One of the most recognizable and iconic buildings in Canada, Habitat 67 is a Montreal housing complex that was originally built as a pavilion for Expo 67, the World’s Fair. Designed by Israeli-Canadian architect Moshe Safdie, the identical, prefabricated concrete forms arranged in various patterns redefined urban living at the time.

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Most famous house in every province - Roosevelt Cottage
PHOTO: TOURISM NEW BRUNSWICK

The Most Famous House in New Brunswick

Roosevelt Cottage

Even though Franklin Roosevelt clearly wasn’t Canadian, his summer getaway on New Brunswick’s Campobello Island is one of the province’s most cherished homes. FDR and his family spent the summers of 1909 to 1921 at this electricity-free cottage, which has been preserved in that state as the centrepiece of Roosevelt Campobello International Park.

 

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Most famous house in every province - Maud Lewis house
PHOTO: ART GALLERY OF NOVA SCOTIA

The Most Famous House in Nova Scotia

Maud Lewis House

It’s not just the vibrant paintings folk artist Maud Lewis created that are worthy of wonder—her house is, too! Lewis lived most of her life in poverty in a tiny cottage in Marshalltown, Nova Scotia. Making do with what she had, Lewis turned her house into living canvas, painting pretty much every surface from the doors to the breadbox to the windows. In order to preserve this one-of-a-kind cottage, the Province of Nova Scotia purchased the home and handed its care over to the the Art Gallery of Nova Scotia—the largest arts museum in Atlantic Canada. The cottage now sits—intact!—within the gallery, accompanied by a permanent collection of Lewis’s art.

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Most famous house in every province - Green Gables
PHOTO: TOURISM PEI/TIM PETERS

The Most Famous House in Prince Edward Island

Green Gables Heritage Place

Anne Shirley may have been a fictional character, but the setting of Lucy Maud Montgomery’s famed novels is very real. That doesn’t make Green Gables any less magical, of course, as hundreds of thousands of delighted visitors from all over the world discover every year. Step back in time at one of the site’s old-fashioned Sunday picnics, then join a summer tour of the 19th century gardens, Haunted Wood and Lover’s Lane—just as they were depicted in the books.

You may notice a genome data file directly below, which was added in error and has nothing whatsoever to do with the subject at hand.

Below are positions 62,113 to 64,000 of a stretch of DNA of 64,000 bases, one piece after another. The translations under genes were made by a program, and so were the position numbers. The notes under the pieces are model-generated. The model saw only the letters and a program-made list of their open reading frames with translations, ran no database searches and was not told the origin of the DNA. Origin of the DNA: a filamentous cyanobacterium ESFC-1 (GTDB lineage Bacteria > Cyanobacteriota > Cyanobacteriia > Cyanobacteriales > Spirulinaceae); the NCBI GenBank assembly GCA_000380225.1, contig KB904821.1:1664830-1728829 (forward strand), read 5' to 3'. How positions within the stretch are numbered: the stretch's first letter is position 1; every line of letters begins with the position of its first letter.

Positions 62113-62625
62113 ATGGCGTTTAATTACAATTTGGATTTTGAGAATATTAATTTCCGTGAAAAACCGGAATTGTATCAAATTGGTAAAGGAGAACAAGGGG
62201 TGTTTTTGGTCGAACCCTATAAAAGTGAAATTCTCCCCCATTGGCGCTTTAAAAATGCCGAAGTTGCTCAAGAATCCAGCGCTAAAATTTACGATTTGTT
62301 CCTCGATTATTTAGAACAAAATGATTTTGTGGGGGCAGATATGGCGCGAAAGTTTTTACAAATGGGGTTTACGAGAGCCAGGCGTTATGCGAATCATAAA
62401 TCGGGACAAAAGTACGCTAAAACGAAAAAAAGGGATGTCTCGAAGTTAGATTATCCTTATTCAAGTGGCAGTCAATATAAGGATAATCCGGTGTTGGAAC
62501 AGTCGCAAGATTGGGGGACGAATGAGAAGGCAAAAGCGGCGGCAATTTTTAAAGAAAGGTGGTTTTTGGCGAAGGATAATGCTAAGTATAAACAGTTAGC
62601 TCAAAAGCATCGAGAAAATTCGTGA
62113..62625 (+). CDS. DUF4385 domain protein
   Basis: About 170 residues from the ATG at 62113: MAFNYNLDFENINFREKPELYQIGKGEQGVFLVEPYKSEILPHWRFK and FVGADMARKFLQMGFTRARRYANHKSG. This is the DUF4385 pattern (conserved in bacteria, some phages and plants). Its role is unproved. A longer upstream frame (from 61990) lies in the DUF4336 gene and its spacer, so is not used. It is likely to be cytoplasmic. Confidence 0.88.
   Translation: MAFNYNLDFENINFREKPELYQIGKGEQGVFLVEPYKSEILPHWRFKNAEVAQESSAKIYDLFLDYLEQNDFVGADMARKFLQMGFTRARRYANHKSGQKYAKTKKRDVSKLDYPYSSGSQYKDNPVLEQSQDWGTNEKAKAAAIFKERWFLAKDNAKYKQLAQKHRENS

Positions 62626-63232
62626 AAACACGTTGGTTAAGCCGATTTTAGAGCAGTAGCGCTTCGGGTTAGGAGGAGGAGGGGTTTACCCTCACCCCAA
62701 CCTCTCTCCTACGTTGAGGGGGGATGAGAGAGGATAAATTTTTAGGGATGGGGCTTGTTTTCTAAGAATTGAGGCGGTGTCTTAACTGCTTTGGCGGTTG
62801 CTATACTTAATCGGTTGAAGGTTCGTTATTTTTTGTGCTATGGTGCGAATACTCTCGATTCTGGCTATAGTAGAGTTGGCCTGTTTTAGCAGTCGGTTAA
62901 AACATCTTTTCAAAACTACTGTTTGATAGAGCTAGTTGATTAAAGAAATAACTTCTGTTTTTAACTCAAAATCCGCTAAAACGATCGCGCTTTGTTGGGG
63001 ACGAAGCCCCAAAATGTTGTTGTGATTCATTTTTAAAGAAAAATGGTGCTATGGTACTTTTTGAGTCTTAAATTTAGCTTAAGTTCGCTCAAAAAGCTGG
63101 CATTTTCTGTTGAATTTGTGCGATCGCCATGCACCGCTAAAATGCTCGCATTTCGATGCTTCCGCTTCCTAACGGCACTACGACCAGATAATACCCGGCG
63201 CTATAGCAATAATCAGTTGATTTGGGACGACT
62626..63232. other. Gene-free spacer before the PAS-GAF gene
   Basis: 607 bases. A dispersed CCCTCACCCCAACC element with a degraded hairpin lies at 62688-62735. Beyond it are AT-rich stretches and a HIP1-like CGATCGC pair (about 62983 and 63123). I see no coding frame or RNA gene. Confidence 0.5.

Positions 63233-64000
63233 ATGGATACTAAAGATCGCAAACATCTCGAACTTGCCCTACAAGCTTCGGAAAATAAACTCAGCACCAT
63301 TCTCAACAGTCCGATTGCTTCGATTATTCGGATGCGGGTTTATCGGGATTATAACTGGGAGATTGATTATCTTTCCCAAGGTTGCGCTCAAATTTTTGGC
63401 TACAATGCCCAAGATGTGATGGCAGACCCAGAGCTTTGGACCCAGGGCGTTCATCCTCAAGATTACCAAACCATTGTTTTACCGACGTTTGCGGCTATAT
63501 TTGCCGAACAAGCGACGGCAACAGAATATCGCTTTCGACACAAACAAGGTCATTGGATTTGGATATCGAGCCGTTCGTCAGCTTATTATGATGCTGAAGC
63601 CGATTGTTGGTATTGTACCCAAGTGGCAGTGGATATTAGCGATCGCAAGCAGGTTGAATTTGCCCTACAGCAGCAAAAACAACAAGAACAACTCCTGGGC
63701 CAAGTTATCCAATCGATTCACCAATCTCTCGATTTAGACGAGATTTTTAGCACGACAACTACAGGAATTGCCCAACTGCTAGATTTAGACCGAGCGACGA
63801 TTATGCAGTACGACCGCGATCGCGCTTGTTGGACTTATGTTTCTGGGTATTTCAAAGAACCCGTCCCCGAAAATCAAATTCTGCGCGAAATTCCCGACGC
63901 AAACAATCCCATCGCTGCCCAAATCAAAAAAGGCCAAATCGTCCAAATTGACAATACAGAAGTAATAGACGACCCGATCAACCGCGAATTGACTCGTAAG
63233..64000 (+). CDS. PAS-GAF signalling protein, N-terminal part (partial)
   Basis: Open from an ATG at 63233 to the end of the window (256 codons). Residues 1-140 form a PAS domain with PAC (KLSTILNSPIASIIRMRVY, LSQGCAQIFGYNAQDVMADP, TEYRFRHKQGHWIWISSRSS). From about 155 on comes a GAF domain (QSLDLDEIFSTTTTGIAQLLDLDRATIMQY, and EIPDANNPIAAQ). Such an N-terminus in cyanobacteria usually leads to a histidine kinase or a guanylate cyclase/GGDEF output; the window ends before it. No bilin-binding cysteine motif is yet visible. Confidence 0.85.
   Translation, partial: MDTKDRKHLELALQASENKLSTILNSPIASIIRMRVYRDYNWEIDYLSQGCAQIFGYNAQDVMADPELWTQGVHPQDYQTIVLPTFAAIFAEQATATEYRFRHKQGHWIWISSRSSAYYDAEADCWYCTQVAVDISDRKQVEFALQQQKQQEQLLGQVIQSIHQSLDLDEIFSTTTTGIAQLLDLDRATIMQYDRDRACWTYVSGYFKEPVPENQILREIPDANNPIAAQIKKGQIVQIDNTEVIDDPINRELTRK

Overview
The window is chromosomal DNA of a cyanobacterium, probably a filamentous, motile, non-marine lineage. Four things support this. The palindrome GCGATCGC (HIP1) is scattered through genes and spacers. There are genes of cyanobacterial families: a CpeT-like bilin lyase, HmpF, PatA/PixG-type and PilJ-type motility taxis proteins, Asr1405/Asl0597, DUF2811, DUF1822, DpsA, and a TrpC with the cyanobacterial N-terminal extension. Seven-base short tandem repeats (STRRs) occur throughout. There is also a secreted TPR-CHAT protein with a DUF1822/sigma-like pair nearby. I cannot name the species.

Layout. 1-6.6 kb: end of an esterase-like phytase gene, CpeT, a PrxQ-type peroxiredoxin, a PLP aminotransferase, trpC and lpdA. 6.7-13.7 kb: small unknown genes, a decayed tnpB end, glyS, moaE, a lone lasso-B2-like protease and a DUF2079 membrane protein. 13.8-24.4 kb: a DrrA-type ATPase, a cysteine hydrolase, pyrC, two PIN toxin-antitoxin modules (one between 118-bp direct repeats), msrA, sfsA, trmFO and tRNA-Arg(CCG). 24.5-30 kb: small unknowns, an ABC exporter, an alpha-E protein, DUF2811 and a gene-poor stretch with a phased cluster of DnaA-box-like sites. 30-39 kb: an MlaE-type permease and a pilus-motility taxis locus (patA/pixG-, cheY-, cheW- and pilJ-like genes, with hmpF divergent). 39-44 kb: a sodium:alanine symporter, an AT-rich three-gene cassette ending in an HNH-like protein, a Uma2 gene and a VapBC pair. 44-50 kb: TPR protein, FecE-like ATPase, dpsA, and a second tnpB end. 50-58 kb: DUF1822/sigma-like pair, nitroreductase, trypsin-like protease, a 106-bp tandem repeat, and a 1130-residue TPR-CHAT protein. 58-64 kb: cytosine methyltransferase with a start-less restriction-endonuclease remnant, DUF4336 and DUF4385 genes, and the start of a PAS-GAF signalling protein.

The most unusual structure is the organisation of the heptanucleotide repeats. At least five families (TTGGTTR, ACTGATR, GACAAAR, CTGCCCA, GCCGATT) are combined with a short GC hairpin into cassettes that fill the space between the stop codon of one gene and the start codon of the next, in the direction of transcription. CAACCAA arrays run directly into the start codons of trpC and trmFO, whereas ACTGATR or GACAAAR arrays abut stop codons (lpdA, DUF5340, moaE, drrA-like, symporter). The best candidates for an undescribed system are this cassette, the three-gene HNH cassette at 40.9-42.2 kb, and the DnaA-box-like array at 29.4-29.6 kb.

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Most famous house in every province - Hawthorne Cottage
PHOTO: PARKS CANADA

The Most Famous House in Newfoundland and Labrador

Hawthorne Cottage

Commander of the SS Roosevelt for Admiral Peary’s North Pole expeditions in the early 1900s, Captain Robert Bartlett is a true Canadian legend. One of the world’s greatest arctic explorers, Bartlett survived a dozen shipwrecks, yet always managed to return home to Hawthorne Cottage in Brigus, Newfoundland. Now a National Historic Site, Hawthorne Cottage is an excellent example of 19th century merchant housing, where visitors can relive Bartlett’s daring exploits, viewing rare artifacts from his expeditions.

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Most famous house in every province - Sam McGee's cabin
PHOTO: CATHIE ARCHBOULD, MACBRIDE MUSEUM COLLECTION

The Most Famous House in Yukon Territory:

Sam McGee’s Cabin

There are many treasures to be found inside Whitehorse’s MacBride Museum, but one of the most intriguing lies outdoors: the original cabin of Sam McGee. Immortalized in the Robert Service poem The Cremation of Sam McGee, it turns out McGee was an actual person—a road builder and prospector living in the Yukon. He moved into this rustic cabin in 1899, living there with his wife for the next 10 years. Much like the poem itself, the cabin serves as an evocative time capsule of life in the Klondike.